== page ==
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Reconstituting Democracy from Below
New Approaches to Civil Society in the New Europe
Ulrike Liebert and Hans-Jörg Trenz (eds)
RECON Report No 5
ARENA Report 6/08, Oslo, December 2008
The EU is considered the world’s most advanced regional multilevel polity. It has effective governance capacities in a broad range of public policy fields but does not amount to a supranational state. Over the past two decades, civil society has played a pivotal role in Europe, from the demise of Communist rule and the democratisation and economic transformation of East Central Europe, and the dissolution of the iron curtain that divided Europe for over four decades, to the reunification of Europe and the enlargement of the European Union.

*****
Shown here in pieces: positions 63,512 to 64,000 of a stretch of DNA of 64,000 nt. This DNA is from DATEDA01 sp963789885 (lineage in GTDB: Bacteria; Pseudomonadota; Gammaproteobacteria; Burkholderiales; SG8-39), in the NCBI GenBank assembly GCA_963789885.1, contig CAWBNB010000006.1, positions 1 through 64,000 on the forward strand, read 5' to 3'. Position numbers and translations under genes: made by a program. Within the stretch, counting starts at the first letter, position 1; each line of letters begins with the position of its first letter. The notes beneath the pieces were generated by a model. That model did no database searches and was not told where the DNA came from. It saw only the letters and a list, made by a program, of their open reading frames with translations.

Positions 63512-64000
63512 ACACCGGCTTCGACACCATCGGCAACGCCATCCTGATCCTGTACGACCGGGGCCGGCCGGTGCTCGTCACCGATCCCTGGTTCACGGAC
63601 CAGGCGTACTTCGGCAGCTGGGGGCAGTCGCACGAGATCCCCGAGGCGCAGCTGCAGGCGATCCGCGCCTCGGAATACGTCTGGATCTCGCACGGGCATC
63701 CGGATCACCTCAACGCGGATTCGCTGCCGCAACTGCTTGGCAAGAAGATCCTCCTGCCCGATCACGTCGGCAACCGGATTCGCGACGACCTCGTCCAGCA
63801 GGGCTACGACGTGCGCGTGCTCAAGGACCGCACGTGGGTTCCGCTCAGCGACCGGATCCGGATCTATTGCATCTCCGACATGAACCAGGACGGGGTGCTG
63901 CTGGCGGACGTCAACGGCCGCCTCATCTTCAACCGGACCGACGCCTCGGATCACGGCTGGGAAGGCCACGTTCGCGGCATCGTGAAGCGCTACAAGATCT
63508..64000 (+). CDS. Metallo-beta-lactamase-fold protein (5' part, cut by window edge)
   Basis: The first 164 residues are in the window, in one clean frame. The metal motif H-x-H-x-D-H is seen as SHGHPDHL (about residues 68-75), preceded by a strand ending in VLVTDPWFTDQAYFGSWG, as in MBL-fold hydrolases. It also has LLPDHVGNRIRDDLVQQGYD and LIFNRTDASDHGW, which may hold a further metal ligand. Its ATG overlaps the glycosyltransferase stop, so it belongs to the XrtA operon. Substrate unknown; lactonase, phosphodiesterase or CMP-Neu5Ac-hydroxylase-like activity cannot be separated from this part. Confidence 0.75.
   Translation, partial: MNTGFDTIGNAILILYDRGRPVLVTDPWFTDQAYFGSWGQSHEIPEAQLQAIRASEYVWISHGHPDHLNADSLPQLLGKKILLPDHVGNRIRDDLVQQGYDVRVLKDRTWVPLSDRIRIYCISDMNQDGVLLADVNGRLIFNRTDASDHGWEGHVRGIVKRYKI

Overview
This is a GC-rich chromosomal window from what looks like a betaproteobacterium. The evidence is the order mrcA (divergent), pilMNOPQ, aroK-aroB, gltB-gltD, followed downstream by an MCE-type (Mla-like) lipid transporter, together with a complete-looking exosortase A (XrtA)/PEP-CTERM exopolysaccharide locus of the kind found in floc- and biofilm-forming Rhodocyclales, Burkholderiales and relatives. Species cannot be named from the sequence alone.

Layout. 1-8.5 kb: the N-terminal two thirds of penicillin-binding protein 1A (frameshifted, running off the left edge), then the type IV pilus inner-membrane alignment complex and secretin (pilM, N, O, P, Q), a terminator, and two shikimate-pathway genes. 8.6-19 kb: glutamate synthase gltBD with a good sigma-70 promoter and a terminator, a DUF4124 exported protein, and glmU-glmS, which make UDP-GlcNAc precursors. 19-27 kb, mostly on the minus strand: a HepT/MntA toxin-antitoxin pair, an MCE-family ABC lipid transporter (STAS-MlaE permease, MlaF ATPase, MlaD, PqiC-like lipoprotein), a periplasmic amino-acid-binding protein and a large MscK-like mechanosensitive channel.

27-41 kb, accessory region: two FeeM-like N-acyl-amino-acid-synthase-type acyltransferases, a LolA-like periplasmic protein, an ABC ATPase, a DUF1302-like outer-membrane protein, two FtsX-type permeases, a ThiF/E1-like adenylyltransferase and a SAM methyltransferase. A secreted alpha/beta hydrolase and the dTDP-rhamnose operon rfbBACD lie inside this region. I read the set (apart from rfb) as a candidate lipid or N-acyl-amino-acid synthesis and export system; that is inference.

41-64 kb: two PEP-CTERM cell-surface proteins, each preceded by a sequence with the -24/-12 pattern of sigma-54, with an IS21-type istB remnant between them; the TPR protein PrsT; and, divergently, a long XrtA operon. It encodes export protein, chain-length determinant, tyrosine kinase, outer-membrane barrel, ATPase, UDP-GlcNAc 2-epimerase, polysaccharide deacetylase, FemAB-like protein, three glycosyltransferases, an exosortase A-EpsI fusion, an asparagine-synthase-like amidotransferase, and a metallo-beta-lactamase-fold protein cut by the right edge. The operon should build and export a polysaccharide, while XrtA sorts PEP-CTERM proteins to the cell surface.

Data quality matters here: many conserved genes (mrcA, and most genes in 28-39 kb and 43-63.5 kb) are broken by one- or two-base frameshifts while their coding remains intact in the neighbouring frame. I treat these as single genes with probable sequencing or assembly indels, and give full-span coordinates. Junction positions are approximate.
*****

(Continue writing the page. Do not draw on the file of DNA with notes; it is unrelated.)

This report brings together contributions aimed at mapping the current state of the art in civil society research empirically and theoretically. The present compilation reflects ‘work in progress’, and is an effort to bring together normative democratic theory, legal, political and sociological analysis as well as case studies and comparative analyses. It seeks to stimulate conversations among different accounts of what role civil society play in the enlarged EU, a dialogue that is important for understanding the intellectual, disciplinary, cultural and social boundaries that continue to shape - and fragment - contemporary Europe. The editors argue that in the enlarged EU, the normative foundations and political functions of civil society have undergone profound changes generating new problems and questions, but have also stimulated search for conceptual clarifications and theoretical innovations.
For a paper copy, send an e-mail with the number and title of the report and your postal address (to admin (at) reconproject.eu).
Elaborated and peer-reviewed versions of some of the contributions will be published in a forthcoming special issue of Policy and Society: ‘New Approaches to Civil Society in Europe’, edited by Ulrike Liebert and Hans-Jörg Trenz (2009).